One of the signature entertainment features for Celebrity is an a cappella singing group. This group along with a chamber group, a piano player and a classical guitarist rotated through the ship’s public areas during the day and evenings. We rarely enjoy the evening entertainment in the theater, usually opting for the smaller venues. The night we did go to the theater, we found it large enough to accommodate everyone who wanted to see that performance.




El Dorado AVA

1 04 2012

The El Dorado AVA was officially designated by the Bureau of Alcohol, Tobacco and Firearms in 1983. El Dorado is a sub group of the larger Sierra Foothills AVA and contains an additional sub group identified as the Fair Play Appellation. The El Dorado AVA contains all the portions of El Dorado county between 1,200 and 3,500 feet. The local winery associations will feature the distinct ‘altitude’ of the AVA.

Grape growing and wine production has been a feature of the area since the 1840’s. There are a few vineyards producing Zinfandel from 100 year old vines. It is these vines that sparked the renewed interest in wine production for the area. With a diversity of altitudes and soil profiles, growers have been successful with almost all the well known grape varieties. Many of the French varieties are represented by plantings in the county. Initially, growers focused on the better know varieties such as Cabernet Sauvignon, Syrah, Merlot and Petit Syrah. Recently, growers are finding success with Italian varietals like Sangiovese, and Barbera. You can also find Spanish grapes like Tempranillo. The Burgundian grape Malbec is growing in popularity in the area.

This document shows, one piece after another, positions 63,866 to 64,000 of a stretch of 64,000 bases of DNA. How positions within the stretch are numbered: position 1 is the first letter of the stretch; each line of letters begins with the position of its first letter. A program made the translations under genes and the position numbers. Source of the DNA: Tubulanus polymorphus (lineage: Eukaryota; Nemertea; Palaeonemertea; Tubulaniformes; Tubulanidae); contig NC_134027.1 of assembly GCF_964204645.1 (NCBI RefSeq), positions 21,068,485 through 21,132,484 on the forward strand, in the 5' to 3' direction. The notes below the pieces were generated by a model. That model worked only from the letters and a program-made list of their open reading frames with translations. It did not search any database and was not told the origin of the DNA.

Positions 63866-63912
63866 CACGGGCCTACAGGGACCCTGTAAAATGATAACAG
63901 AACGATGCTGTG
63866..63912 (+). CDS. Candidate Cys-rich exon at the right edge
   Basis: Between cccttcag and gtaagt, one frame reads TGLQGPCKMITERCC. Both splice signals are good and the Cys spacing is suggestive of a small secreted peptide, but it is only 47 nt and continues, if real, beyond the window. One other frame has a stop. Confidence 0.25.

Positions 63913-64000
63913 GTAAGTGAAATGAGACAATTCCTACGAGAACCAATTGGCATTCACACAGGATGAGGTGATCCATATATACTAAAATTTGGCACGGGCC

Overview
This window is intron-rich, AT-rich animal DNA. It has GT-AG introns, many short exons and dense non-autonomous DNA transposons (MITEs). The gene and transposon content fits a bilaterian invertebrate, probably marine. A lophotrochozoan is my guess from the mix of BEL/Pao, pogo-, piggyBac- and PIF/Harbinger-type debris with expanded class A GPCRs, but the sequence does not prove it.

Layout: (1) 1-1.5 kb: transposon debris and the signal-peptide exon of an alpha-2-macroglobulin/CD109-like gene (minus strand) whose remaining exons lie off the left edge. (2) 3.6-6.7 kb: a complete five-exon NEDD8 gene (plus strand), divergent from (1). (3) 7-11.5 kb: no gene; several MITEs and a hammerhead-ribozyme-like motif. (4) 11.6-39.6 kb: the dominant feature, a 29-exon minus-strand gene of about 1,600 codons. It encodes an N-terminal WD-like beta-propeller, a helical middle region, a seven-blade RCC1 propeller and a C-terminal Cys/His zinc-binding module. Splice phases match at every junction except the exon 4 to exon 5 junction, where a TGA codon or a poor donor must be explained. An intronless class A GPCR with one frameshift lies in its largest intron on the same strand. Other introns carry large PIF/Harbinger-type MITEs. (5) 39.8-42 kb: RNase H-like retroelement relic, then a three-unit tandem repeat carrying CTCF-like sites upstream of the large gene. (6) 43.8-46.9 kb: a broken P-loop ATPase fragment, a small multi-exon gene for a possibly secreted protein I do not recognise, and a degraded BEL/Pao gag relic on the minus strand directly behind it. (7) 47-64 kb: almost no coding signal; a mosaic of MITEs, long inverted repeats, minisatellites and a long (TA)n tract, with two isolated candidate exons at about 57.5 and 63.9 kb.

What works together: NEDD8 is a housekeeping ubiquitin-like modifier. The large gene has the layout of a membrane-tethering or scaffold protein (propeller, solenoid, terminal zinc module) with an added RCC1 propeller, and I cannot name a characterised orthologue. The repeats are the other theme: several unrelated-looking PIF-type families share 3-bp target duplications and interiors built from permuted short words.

Irrigation is now used in most vineyards, but head pruning and dry farming is still used for some Zinfandel vines. If you see the designation Sierra Zinfandel, it usually signifies a dry farmed vine that will produce a rich, concentrated wine.

I divide the county into several areas. North of Highway 50 is the Camino/Apple Hill area. Here you will find Boeger Winery, who reestablished the area as a premier wine producing area beginning in the 1970’s. Because the Apple Hill area is a destination spot for many visitors to the area, the wineries in this area may charge for tasting or limit the number of tastes. When we taste, we try to buy a couple bottles of wine in return for the wineries hospitality. If you take an interest in the wine, and do not try to act like a know it all, the wineries in this area will often waive the tasting charge if you buy some wine.

South of Highway 50, off Pleasant Valley Road, is the Pleasant Valley area., The Pleasant Valley area growers have focused on Rhone varietals such as Syrah, Grenache, Mourvedre,  and Viognier. A popular yearly event is Rocks and Rhones, paying homage to the grapes and the rocky soil in the area.

At the south of the county is the Fair Play Appellation, where the bulk of the county’s wineries are located. The combination of the area’s deep granitic soil and high elevation produce a unique terroir suited for the production of dry table wines.  Vines are often planted on ridge tops to allow the cold air to drain off the vines. The area is known for late spring frosts that can damage early budding grapes.